Sarah Keegan Headquarters, Washington, D.C.

(Phone: 202/453-2754)

January 24, 1991

Jane Hutchison Ames Research Center, Mountain View, Calif. (Phone: 415/604-4968) RELEASE: 91-11 UNDERWATER TESTS GATHER DATA TO HELP SPACESUIT DESIGN Scuba divers exercising on a unique underwater treadmill at NASA's Ames Research Center, Mountain View, Calif., may help scientists design better spacesuits for future astronauts working on the Moon or Mars. "We hope to answer the basic questions of how human movement and energy consumption will differ in the reduced gravity on the Moon and Mars," said the study's Principal Investigator Dava J. Newman, a doctoral candidate in aeronautical and astronautical engineering at the Massachusetts Institute of Technology. Newman and Co-investigator Dr. Bruce Webbon of Ames's Advanced Life Support Division also hope to learn at what speed humans change from walking to running and how much the joints move during various gaits. Another objective is to determine what kind of gait is most effective in different gravity fields and what energy expenditures are associated with those gaits. Three men and three women, all certified scuba divers between 20 and 40 years old, are participating in the tests conducted on a treadmill designed by Newman for underwater use. Each experiment run consists of six 30-minute sessions. The first session is a control experiment conducted outside Ames's Neutral Buoyancy Test Facility (NBTF). The NBTF is a water-filled cylindrical tank 9 feet deep and 11 feet in diameter.

Because water immersion is an effective technique to simulate reduced gravity, the remaining sessions take place inside the NBTF. Five different gravity conditions, or "g's", are simulated: zero g, one-sixth g, three-eighths g, two-thirds g and 1 g (normal Earth gravity). - more -2By varying the number and placement of ballast weights distributed in seven regions on the diver's body, Newman can change the diver's buoyancy and thus simulate various gravitational conditions. Each diver wears a commercial diving face mask. Air is provided through a supply hose from a surface tank. Heart rate data and measurements of carbon dioxide exhaled and oxygen consumed by the diver indicate how hard the person is working under a specific workload and gravity field. During each test session, Newman controls treadmill speed while the diver keeps pace with the treadmill belt. Each diver exercises at levels corresponding to 10 percent, 40 percent and 70 percent of the maximum work he or she is able to perform as measured by maximum oxygen consumption. The treadmill is equipped with a platform that measures the force of each step, from which vertical speed and duration of each step can be calculated. The degree and amount of leg, arm and torso movements are recorded on video. "Because humans have evolved under the influence of normal Earth gravity, their muscles and joints probably will respond differently under partial gravity," Newman said. She hopes her research will provide basic information about these differences. Newman believes such information may directly impact the design of advanced spacesuits and portable life support systems. For example, designers need to know how much mobility astronauts' spacesuits should have to let them work most efficiently under various gravity forces. The study, which is scheduled for completion this spring, may lead to improved spacesuit thermal control systems by providing a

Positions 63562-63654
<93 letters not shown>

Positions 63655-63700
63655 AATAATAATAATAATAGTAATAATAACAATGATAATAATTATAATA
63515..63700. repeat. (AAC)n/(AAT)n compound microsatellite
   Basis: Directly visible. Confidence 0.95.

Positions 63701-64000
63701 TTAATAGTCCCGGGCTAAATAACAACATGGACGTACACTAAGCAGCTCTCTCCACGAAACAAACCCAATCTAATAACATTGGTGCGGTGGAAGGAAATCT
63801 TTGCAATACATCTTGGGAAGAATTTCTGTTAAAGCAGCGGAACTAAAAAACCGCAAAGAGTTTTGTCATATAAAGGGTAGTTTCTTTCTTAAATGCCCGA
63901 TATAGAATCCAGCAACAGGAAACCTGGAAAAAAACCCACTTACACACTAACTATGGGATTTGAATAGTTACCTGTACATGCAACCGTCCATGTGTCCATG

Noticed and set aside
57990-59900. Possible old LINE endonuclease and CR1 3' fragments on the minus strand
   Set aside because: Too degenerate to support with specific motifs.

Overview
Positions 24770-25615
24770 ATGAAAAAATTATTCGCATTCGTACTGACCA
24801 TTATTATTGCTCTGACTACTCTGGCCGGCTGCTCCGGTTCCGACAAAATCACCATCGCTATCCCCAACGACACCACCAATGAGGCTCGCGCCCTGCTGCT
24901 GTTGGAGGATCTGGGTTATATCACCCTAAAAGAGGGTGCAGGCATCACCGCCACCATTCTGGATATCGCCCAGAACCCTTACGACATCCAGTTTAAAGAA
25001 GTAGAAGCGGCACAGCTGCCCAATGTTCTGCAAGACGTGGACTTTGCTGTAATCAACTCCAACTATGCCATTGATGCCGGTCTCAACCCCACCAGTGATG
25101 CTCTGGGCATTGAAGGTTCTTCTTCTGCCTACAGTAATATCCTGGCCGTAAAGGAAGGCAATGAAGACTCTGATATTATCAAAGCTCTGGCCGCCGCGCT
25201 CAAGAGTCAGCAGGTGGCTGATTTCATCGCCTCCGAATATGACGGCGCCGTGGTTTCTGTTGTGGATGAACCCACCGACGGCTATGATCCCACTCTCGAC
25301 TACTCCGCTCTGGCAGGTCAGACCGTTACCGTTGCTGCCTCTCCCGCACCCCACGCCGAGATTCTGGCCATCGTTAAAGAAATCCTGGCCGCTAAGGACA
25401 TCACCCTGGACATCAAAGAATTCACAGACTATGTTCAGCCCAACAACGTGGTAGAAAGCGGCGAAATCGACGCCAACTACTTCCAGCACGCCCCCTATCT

basic measure of energy expenditures under various gravitational forces. Newman's tests also may lead to development of a training program to help astronauts simulate specific tasks and experience partial gravity prior to space flight. - end NOTE TO EDITORS: Still photographs and a video to accompany this release are available by calling 202/453-8375. Photos: B&W 91-H-48 Color 91-HC-59